Numerous others have similar formations. At worst, these headlines promote something that has yet to be proven, and, at best, take Musk at his word. Musk [whom, I confess, is on the cover of our most recent issue] is known to hyperbolize and sometimes cause minor forms of hysteria; look at how he talks about artificial intelligence, for example.
In a world where social media is a primary mode of news consumption, seeing a simple headline that says Musk received verbal approval likely begins a fake news cycle about how a newfangled high speed transportation is in place. But that's not true! We have no idea who gave the approval. We have no idea who Musk was talking to. Thanks to some rigorous investigative reporting by Jalopnik (ie, emailing spokespeople at transit authorities for comments), what we do know is that most official organizations have no idea what Musk is talking about.
As he (like some other people with a lot of Twitter followers) manage to suck up all the air in the room (in the hot subway car?), there are actual everyday concerns to address, like how to support the aging transit infrastructure of cities like New York, which real people depend upon right now and for the foreseeable future.
After receiving a little push-back—remember, Musk's Boring Company is still just experimenting with this idea on a test track in Los Angeles—Musk tweeted that there's "still a lot of work needed" to receive actual formal approval. I hope headline writers heed that warning too.
[Photo: Brendan Smialowski/AFP/Getty Images] CGW
How a Hotmail address gave away the web’s largest drug market
Alleged AlphaBay founder Alexandre Cazes was arrested in Thailand earlier this month, found with a laptop open and logged in to the site, enabling authorities to access the site's servers and records, according to the New York Times. A researcher who spoke to Motherboard estimated that AlphaBay—launched in December 2013 after the demise of the Silk Road—was pulling in a revenue of between $600,000 and $800,000 a day in 2017.
Last week, Cazes, 25, was found dead in his jail cell in Bangkok, reported to have hanged himself, on the same day he was scheduled to meet with a lawyer about extradition to the U.S. A Canadian citizen listed on LinkedIn as a "freelance software designer," Cazes was identified, the government says, because he welcomed users to the site with a message that included a personal email address, "Pimp_Alex_91@hotmail.com." It was the use of a personal email address that also helped lead authorities to Ross Ulbright, the founder of the Silk Road, in 2013.
After AlphaBay shut down last month, users flocked to other marketplaces only accessible through the encrypted Tor service, including Dream Market, which launched in 2013 (current listings include 57,000 for drugs and 4,000 for opioids), and Hansa. After the arrest of two Hansa staff members in Germany, Dutch police seized the site in June, monitoring traffic there—and some "10,000 foreign addresses of buyers"—ever since. "Critics will say, as we shut one site, another site emerges," said Deputy Attorney General Rod Rosenstein at a press event led by Attorney General Jeff Sessions. "And they may be right, but that is the nature of criminal work: It never goes away, you have to constantly keep at it, and you've got to use every tool in your toolbox."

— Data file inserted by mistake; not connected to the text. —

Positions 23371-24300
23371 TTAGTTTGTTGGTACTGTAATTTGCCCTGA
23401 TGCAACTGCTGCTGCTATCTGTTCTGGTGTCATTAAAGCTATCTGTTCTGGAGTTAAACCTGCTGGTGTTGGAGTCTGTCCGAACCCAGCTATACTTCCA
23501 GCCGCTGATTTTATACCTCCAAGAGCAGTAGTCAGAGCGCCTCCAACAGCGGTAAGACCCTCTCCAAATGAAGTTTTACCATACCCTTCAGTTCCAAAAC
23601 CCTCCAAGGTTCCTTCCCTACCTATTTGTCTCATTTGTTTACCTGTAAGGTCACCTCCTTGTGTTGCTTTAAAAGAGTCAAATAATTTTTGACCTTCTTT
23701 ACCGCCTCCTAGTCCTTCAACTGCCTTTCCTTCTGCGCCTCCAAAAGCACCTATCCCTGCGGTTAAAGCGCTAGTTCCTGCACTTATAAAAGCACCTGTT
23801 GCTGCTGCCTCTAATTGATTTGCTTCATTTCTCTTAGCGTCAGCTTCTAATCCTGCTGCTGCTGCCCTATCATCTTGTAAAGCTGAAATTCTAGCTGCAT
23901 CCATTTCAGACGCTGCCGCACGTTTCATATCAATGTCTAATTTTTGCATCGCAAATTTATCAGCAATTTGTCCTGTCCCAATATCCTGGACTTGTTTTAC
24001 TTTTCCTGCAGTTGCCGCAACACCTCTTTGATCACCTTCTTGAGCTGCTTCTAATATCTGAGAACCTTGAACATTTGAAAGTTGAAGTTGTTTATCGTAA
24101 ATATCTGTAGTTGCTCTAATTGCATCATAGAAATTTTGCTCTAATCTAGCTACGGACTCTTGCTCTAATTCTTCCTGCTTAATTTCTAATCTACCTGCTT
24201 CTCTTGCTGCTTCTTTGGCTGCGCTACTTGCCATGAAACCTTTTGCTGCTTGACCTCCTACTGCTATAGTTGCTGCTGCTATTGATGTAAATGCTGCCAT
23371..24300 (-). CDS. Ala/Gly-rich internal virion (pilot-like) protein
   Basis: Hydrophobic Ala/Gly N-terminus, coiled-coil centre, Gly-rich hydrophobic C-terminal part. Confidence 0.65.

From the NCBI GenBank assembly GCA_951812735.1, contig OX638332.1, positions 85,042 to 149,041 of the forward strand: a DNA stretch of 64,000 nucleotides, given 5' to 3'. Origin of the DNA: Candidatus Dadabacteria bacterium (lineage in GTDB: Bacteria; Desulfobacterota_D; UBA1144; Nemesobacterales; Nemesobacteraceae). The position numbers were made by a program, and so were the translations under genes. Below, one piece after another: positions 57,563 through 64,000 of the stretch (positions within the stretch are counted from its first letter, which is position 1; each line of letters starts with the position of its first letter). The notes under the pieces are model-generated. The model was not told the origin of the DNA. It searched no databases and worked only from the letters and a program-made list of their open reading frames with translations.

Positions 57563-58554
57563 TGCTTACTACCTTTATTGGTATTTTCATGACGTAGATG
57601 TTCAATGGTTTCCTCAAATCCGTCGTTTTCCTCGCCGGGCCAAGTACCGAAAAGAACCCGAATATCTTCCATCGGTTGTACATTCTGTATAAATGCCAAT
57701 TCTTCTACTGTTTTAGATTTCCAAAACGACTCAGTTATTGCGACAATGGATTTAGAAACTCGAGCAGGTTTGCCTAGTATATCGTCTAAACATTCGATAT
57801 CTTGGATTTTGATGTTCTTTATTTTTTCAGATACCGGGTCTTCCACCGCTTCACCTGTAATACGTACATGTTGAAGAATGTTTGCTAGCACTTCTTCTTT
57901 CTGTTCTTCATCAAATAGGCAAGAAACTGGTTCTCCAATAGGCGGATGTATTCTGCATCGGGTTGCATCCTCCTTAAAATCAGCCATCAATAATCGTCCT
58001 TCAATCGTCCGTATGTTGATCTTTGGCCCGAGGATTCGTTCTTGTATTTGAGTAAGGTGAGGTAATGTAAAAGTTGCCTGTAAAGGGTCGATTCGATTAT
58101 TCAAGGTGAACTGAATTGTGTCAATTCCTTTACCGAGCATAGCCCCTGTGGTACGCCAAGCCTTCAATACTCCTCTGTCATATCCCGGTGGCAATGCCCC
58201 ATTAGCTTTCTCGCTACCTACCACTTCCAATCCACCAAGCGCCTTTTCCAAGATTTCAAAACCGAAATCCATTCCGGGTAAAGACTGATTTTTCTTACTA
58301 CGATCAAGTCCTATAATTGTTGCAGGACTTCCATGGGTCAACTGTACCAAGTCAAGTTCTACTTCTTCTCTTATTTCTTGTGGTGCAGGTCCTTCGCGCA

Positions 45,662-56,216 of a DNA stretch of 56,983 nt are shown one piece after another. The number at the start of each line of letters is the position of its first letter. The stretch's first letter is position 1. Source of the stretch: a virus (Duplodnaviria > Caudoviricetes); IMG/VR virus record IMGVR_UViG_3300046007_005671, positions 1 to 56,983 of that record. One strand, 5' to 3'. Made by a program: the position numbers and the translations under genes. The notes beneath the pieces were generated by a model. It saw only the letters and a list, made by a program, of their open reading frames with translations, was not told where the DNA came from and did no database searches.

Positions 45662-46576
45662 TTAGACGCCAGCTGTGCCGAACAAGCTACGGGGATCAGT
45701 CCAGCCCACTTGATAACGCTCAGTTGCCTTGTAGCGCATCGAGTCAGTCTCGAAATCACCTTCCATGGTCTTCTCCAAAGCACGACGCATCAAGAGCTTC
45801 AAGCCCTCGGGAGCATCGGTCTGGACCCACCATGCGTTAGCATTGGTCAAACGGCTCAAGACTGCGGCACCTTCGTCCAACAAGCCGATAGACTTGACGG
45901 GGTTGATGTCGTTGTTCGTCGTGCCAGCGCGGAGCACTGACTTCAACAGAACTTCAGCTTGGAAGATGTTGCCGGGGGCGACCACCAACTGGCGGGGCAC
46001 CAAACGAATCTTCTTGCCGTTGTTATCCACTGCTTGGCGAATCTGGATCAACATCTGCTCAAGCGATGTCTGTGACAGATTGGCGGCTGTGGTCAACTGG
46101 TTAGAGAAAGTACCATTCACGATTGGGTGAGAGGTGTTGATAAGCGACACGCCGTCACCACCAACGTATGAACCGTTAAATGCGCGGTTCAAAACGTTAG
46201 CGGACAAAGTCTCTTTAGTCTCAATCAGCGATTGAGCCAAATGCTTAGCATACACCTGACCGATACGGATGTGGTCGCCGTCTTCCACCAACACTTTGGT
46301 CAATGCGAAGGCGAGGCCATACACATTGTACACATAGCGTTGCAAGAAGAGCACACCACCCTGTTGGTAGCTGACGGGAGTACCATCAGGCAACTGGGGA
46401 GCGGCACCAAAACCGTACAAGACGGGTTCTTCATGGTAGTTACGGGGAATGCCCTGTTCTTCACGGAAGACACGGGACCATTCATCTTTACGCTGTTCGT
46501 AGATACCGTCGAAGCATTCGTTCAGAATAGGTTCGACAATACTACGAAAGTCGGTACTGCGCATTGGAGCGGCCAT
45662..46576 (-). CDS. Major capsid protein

Just two days ago, Hansa announced it was banning the sale of fentanyl, which has been blamed for a surge in opioid deaths in the U.S. But as I reported last year, acquiring the synthetic drug and others like it doesn't always require Tor: For years, Chinese labs have openly sold "research chemicals" on the open web.
New moms rejoice: Thirdlove created a nursing bra that actually fits and isn’t super scratchy
I'm a new mom, so I'm fairly familiar with the nursing bra market. In short, it's not a pretty picture: Most come with little clasps where the strap meets the front of the bra to make it easy unbuckle when you're trying to feed your baby or pump. But since it's such a specialized product, the bras themselves don't tend to come in many sizes or fit very comfortably. Many I've tried only come in small, medium, or large, which means they don't generally provide much support.
Thirdlove has been working for months on a more comfortable solution. They've launched two $72 nursing bras today, one with an underwire and another without, both with the quick release clasp on the front. The best thing about them is that they come in every single size the brand makes, including its signature half-sizes to ensure the perfect fit. They're also made from super soft cotton modal and the closure is at the front, rather than the back, to ensure there is as little friction against the skin as possible. ES